last updated April 2013
Clearing sedatives from the bloodstream
Enhanced metabolism of the sedative flunitrazepam by a mutant bacterial enzyme accelerates recovery in sedated mice
Sedatives used to combat insomnia and anxiety can become dangerous suppressors of neurological function. For example, an overdose of nitrobenzodiazepines, such as the widely used flunitrazepam, can cause hallucinations, seizures and death; long-term use leads to addiction. Such sedatives are also misused as date rape drugs; flunitrazepam is more commonly known as Rohypnol. The current antidote to flunitrazepam simply blocks its action, leaving the body to metabolize it, which can generate toxic products. A therapy to clear the drug from the bloodstream may now be possible, thanks to recent work led by Andrew Wang at Academia Sinica, Taiwain1.
The bacterial enzyme NfsB metabolizes flunitrazepam to a single non-toxic product. Normally, NfsB works better in oxygen-free conditions than in the aerobic environment of the human body. Wang and his team, however, mutated the enzyme’s active site to boost its activity in the presence of oxygen. Crystal structures revealed that a pocket in the active site was enlarged by the mutation.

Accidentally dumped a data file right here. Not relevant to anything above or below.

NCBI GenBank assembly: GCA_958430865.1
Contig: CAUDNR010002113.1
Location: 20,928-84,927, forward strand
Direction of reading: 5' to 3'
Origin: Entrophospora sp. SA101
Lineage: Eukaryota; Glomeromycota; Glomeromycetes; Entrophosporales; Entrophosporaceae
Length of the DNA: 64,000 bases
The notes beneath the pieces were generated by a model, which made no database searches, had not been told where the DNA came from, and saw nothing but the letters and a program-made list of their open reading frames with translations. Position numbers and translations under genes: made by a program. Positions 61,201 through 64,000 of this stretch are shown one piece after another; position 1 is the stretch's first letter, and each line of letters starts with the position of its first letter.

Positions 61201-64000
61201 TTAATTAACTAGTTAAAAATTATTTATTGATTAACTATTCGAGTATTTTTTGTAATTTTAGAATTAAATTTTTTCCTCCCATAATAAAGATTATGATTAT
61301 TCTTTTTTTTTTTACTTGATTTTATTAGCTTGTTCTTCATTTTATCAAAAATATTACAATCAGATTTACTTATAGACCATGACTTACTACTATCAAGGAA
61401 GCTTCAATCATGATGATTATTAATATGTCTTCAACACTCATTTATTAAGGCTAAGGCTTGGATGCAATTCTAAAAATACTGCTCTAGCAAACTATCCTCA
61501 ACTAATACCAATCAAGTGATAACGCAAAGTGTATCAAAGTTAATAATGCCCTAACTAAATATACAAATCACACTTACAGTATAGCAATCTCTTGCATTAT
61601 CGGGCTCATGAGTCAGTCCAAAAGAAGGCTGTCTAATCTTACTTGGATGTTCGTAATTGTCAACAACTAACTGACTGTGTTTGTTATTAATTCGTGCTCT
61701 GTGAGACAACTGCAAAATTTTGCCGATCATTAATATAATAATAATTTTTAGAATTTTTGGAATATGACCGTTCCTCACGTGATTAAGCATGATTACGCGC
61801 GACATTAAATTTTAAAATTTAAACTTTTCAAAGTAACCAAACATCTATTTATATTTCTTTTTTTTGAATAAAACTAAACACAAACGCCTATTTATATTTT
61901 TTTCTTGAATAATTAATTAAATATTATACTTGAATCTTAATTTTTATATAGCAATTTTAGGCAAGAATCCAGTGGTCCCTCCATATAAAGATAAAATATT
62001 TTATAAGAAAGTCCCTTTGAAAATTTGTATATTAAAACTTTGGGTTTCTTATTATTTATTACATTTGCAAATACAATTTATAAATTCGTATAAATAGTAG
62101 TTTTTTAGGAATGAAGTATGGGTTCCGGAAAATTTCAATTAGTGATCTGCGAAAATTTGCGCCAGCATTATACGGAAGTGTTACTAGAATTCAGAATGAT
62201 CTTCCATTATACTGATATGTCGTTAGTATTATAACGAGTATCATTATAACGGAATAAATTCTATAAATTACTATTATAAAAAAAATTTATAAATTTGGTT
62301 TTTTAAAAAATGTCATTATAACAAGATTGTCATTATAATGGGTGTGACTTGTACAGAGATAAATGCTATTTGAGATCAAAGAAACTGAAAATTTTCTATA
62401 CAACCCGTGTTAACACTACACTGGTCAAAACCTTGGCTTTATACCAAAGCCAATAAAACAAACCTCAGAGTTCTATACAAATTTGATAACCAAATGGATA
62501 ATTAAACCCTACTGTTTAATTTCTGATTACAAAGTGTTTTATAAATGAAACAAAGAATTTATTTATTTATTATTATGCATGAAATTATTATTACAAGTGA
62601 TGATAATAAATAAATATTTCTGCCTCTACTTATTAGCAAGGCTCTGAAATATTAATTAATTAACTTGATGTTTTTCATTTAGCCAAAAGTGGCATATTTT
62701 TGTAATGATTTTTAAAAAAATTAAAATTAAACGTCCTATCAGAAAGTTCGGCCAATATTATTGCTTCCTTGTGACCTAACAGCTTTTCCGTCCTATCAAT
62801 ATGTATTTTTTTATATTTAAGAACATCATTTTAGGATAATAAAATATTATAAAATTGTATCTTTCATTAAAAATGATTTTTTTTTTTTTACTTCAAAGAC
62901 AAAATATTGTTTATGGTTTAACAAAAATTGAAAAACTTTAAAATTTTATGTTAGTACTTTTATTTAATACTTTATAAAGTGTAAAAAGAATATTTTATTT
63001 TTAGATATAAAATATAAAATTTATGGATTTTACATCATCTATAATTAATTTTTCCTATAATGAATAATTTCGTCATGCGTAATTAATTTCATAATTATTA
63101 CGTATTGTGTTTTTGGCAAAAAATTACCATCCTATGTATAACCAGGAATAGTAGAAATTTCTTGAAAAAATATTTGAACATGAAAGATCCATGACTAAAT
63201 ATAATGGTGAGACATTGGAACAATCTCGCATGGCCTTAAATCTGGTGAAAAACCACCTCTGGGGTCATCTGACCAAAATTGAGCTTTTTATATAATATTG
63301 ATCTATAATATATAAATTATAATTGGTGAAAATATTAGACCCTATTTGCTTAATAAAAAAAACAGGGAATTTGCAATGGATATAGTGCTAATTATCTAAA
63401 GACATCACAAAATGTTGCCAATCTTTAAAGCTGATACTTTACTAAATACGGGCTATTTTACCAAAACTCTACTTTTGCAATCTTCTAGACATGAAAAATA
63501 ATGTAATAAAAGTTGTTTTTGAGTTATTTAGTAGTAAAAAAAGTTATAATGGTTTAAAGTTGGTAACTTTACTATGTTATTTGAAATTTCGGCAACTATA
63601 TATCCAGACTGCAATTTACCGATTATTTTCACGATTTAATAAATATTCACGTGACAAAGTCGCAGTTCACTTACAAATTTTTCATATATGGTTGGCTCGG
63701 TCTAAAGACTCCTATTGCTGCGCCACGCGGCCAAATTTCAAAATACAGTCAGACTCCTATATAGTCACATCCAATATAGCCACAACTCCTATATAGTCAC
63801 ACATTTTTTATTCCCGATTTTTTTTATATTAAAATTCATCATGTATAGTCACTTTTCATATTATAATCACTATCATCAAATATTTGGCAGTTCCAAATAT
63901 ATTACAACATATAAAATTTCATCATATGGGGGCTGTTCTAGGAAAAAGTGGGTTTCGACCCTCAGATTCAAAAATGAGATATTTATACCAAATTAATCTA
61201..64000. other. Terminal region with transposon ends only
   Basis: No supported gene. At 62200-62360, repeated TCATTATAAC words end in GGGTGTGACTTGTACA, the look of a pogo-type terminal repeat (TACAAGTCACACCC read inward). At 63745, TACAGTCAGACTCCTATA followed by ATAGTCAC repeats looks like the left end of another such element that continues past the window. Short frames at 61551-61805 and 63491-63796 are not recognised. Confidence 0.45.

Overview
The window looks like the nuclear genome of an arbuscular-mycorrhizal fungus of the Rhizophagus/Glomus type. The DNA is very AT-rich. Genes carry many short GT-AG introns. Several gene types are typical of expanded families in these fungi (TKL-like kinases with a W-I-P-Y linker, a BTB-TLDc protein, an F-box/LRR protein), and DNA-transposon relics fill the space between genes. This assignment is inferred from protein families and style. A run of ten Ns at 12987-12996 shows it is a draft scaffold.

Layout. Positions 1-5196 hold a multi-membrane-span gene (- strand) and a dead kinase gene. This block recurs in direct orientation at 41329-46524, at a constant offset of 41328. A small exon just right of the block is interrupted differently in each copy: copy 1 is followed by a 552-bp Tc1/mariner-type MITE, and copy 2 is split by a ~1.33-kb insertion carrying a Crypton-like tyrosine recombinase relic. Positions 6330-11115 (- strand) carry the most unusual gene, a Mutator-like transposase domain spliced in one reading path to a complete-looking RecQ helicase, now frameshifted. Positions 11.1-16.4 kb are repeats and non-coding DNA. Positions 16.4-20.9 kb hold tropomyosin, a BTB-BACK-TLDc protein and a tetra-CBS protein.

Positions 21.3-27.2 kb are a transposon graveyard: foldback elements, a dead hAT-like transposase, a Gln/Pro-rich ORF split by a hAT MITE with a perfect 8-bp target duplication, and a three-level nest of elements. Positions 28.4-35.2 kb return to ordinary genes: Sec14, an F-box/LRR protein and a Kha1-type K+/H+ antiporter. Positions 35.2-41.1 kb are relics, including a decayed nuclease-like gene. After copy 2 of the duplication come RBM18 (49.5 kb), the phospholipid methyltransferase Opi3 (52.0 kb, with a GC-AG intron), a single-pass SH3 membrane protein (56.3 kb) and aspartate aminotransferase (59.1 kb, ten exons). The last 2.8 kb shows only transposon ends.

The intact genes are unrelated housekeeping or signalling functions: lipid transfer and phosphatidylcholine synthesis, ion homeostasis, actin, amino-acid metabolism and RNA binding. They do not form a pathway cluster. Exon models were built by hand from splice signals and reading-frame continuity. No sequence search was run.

“This may prevent the reversion of the reaction intermediates efficiently under aerobic conditions and improve the catalytic activity,” explains co-author Shiuan-Woei LinWu.
In flunitrazepam-sedated mice, the mutant enzyme cleared the drug from the bloodstream and reversed sedation more effectively than the wild-type, proving its potential for future therapy in humans.